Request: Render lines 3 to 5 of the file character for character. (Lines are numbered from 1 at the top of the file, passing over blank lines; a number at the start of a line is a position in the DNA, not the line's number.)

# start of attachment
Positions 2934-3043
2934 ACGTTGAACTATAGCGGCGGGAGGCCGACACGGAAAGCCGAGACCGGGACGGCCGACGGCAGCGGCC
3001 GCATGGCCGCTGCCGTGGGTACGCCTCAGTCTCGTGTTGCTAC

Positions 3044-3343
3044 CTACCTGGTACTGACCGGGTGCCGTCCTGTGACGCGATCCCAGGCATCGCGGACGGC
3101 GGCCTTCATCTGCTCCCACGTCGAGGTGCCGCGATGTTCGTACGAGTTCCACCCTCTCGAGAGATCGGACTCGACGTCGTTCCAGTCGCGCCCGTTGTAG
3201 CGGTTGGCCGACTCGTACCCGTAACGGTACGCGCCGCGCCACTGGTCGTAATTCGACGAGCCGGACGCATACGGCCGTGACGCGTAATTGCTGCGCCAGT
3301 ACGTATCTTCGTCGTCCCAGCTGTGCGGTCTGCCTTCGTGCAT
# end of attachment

3001 GCATGGCCGCTGCCGTGGGTACGCCTCAGTCTCGTGTTGCTAC

Positions 3044-3343
3044 CTACCTGGTACTGACCGGGTGCCGTCCTGTGACGCGATCCCAGGCATCGCGGACGGC